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Posted by wmmbb in Social Environment.

So why arn’t financial markets working?

There was the Global Financial Crisis in which the Federal Reserve discovered enormous sums of the money that could be transferred to save the US financial institutions at no or minimal cost. Then the ongoing sovereign debt crisis in the Euro zone, apparently due to the indolence of Southern Europeans (and perhaps the Irish) which could only be solved by the politics of austerity and privatization. Now in recent days there is the LIBOR scandal.

So what is going on? On one level it seems to be about institutional culture, but I suggest about those organizational cultures as organizational systems because of the the scale of operations and cartel nature have the power to shape the environment in which they operate. Organizations, within capitalist systems or otherwise, seek not only to respond to the environment, but ideally to shape it to suit themselves. Theories of free markets and free societies can ignore the fact that institutions can be powerful market and social players, vested interests. The questions arises can national governments effectively regulate trans-national organizations operating in an electronic environment, given there focused objectives often without the public or ecological good.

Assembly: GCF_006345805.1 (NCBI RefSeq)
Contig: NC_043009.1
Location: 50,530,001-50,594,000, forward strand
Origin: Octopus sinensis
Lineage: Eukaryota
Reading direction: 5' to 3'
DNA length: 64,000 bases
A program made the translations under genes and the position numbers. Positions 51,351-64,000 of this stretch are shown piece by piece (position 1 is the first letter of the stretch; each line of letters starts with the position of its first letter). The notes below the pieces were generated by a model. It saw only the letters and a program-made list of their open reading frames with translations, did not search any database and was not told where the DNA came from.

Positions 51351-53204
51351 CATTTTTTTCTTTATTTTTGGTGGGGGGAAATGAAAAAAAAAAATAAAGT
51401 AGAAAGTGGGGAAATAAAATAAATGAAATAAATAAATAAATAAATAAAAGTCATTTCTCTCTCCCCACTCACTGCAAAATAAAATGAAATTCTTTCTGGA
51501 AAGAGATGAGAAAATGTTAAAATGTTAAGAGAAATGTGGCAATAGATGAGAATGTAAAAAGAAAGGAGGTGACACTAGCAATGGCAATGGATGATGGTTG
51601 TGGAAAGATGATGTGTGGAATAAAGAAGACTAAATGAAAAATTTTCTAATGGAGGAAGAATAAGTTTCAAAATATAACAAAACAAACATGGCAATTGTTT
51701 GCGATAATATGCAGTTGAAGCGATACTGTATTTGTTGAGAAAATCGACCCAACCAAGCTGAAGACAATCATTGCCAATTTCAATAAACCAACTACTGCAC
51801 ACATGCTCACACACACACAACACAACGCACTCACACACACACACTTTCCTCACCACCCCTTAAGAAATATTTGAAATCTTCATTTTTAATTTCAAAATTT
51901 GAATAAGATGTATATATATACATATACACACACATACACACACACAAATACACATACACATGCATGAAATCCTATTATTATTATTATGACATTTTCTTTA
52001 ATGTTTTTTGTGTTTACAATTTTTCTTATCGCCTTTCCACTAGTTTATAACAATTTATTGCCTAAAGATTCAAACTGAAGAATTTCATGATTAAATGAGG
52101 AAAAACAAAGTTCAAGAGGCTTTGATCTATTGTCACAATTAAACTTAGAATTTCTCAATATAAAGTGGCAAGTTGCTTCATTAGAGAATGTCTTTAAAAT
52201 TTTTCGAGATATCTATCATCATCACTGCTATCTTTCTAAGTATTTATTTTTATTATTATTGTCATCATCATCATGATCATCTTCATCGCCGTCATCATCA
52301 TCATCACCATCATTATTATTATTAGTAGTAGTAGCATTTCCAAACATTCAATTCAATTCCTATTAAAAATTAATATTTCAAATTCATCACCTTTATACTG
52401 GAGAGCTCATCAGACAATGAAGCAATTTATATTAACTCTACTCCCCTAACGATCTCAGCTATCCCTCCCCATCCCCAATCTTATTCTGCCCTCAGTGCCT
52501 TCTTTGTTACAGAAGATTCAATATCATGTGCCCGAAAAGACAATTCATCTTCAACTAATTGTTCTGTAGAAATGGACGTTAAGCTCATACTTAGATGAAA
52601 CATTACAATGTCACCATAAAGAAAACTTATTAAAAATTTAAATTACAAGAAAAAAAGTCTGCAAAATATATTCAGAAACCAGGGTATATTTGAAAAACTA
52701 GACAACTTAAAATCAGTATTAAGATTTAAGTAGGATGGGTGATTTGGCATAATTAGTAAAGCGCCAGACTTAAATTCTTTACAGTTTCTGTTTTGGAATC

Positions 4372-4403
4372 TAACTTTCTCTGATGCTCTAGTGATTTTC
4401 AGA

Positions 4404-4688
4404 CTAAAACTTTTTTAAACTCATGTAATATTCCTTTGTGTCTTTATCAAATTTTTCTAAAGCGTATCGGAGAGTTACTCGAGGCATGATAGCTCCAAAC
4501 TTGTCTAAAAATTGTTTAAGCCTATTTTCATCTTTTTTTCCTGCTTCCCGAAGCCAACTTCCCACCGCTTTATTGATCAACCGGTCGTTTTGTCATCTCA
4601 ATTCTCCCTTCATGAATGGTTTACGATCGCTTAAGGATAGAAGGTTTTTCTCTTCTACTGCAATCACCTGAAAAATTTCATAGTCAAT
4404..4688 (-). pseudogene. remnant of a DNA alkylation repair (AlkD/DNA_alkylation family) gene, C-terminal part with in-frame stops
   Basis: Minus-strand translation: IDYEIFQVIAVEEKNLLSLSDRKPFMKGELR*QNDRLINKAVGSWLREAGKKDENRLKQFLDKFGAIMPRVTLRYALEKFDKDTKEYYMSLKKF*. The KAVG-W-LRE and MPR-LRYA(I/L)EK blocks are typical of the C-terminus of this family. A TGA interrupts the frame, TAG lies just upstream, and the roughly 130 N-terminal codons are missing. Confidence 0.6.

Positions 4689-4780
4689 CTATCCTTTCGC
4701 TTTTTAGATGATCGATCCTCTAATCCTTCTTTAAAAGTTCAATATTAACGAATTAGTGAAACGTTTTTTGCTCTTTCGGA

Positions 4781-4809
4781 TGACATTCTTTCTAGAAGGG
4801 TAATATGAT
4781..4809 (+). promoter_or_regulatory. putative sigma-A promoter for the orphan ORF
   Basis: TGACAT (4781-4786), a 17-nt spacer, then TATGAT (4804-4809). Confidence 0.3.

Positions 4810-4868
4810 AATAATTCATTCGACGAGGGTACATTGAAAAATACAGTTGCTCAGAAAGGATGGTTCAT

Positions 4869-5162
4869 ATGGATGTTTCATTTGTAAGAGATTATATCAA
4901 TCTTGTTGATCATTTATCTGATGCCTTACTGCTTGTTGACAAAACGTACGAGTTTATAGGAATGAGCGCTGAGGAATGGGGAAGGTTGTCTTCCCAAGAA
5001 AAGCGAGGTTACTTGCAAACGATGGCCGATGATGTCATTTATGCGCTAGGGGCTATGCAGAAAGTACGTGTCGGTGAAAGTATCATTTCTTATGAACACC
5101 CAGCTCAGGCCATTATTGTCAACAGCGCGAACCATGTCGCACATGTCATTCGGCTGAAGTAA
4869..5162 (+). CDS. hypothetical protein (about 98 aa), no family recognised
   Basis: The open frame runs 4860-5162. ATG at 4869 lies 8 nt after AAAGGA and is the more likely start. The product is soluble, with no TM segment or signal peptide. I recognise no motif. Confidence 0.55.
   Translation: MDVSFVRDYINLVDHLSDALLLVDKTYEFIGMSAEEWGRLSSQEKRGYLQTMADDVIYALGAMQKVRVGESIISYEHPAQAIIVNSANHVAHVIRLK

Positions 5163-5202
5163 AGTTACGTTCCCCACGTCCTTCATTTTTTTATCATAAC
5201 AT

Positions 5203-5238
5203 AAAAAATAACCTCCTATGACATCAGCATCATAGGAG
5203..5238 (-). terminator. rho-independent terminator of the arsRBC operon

Al Jazeera provides a clear description of the Libor rates and has a interview with Bill Black, teacher of law and economics, referring to cartel behavior:

Peter Jukes at The Daily Beast, via War In Context, refers to a “perfect storm of scandal: